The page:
Figure 58

Cleavage of the procollagen molecule. Illustration showing the procollagen molecule with N- and C-terminals. Small curved arrows in the upper part of the illustration show where terminals are split from the procollagen molecule to form the collagen (tropocol-lagen) molecule. On the C-terminal of the molecule, the sugar subunit is GlcNac (N-acetylglucosamine) attached to mannose (Man)n. (Adapted from Prockop DJ, et al. N Engl J Med 1979;301:13-23. Copyright © 1979 Massachusetts Medical Society. All rights reserved.)

The important role of collagens in the body can be illustrated by collagenopathies (collagen diseases), which are caused by a deficit or abnormality in the production of specific collagens. Most collagenopathies are attributed to mutations in genes encoding the a chains in the various collagens. In the future, gene therapy could potentially be used either to control deposition of faulty collagen or to reverse the disease process caused by the mutated genes. Table 5.3 lists the most common collagenopathies occurring in humans.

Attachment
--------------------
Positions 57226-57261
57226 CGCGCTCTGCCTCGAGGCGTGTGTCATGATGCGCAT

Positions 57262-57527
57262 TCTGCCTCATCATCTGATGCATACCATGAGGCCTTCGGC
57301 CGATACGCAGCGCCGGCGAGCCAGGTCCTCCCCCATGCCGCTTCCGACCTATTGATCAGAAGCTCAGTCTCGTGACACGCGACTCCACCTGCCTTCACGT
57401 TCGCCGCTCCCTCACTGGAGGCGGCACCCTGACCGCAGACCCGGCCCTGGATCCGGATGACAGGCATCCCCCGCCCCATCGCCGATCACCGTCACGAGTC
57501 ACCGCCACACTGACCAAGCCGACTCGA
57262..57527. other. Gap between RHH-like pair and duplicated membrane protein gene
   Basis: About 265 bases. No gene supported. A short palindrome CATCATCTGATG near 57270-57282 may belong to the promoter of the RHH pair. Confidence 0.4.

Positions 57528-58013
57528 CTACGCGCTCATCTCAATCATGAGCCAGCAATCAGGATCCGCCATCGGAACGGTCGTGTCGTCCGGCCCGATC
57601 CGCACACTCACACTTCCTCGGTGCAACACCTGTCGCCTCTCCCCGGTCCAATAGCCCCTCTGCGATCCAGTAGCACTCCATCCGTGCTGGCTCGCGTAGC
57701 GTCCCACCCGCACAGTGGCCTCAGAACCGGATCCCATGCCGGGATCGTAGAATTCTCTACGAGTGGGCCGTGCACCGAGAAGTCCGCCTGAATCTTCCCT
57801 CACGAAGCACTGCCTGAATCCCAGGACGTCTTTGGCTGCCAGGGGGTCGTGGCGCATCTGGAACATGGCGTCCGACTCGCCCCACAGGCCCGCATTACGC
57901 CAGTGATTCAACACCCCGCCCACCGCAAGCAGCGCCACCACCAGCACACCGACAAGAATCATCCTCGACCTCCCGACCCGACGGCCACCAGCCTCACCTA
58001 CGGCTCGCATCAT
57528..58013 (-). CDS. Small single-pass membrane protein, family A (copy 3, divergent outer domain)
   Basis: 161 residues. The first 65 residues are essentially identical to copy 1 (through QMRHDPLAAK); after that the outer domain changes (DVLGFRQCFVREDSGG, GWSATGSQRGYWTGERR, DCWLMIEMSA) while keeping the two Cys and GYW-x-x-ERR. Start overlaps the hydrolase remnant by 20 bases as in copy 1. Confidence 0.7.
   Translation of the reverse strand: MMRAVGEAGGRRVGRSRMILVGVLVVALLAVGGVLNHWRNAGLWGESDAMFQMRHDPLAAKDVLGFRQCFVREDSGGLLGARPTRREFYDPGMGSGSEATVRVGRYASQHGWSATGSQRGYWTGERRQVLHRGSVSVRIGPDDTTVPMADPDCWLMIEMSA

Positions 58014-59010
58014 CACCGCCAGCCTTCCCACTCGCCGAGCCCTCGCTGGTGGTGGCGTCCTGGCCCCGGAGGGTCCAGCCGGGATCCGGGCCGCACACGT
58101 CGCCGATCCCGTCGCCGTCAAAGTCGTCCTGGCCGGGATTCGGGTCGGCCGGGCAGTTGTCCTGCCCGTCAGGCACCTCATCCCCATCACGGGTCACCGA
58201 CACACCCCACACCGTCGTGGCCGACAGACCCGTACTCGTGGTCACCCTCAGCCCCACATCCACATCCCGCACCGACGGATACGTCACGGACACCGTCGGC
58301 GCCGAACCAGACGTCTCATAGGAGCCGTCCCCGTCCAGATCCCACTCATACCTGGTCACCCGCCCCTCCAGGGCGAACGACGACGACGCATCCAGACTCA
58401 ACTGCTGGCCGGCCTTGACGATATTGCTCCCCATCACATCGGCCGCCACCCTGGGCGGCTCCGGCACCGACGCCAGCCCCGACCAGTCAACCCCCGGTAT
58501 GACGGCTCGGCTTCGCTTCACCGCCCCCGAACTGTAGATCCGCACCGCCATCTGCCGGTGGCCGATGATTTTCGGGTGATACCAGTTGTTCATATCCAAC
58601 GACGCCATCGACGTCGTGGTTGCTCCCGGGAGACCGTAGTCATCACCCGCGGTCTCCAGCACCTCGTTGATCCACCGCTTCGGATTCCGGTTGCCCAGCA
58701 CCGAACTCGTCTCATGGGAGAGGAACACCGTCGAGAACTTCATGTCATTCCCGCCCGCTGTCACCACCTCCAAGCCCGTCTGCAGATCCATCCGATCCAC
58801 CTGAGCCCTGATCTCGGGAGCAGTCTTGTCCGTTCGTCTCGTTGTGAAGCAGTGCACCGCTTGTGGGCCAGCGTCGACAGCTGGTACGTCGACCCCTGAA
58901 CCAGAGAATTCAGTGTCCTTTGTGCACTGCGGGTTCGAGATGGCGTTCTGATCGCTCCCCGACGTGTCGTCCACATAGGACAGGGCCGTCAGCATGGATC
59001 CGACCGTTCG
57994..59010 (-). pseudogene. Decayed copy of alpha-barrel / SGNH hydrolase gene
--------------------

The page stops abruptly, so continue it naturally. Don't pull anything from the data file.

table 5.3. The Most Common Collagenopathies Occurring in Humans

Type of Collagen Disease Symptoms

I Osteogenesis imperfecta Repeated fractures after minor trauma, brittle bones, ab normal teeth, thin skin, weak tendons, blue sclerae, progressive hearing loss

II Kniest dysplasia Short stature, restricted joint mobility, ocular changes leading to blindness, wide metaphyses and joint abnormality seen in radiographs

III Ehlers-Danlos type IV Hypermobility of joints of digits, pale thin skin, severe bruisability, early morbidity and mortality resulting from rupture of vessels and internal organs

IV Alport's syndrome Hematuria resulting from structural changes in the glomerular basement membrane of the kidney, progressive hearing loss, and ocular lesions

VII Kindler's syndrome Severe blistering and scarring of the skin after minor trauma, resulting from absence of anchoring fibrils

IX Multiple epiphyseal dysplasia (MED) Skeletal deformations resulting from impaired endochon dral ossification and premature degenerative joint disease

X Schmid metaphyseal chondrodysplasia Skeletal deformations characterized by modifications of the vertebral bodies and metaphyses of the long bone

XI Stickler's syndrome type II Craniofacial and skeletal deformations, severe myopia, retinal detachment, progressive hearing loss

XVII Generalized atrophic benign epidermolysis Blistering skin disease with mechanically induced dermal-

bullosa (GABEB) epidermal separation, resulting from faulty hemidesmo-

somes, skin atrophy, nail dystrophy, and alopecia

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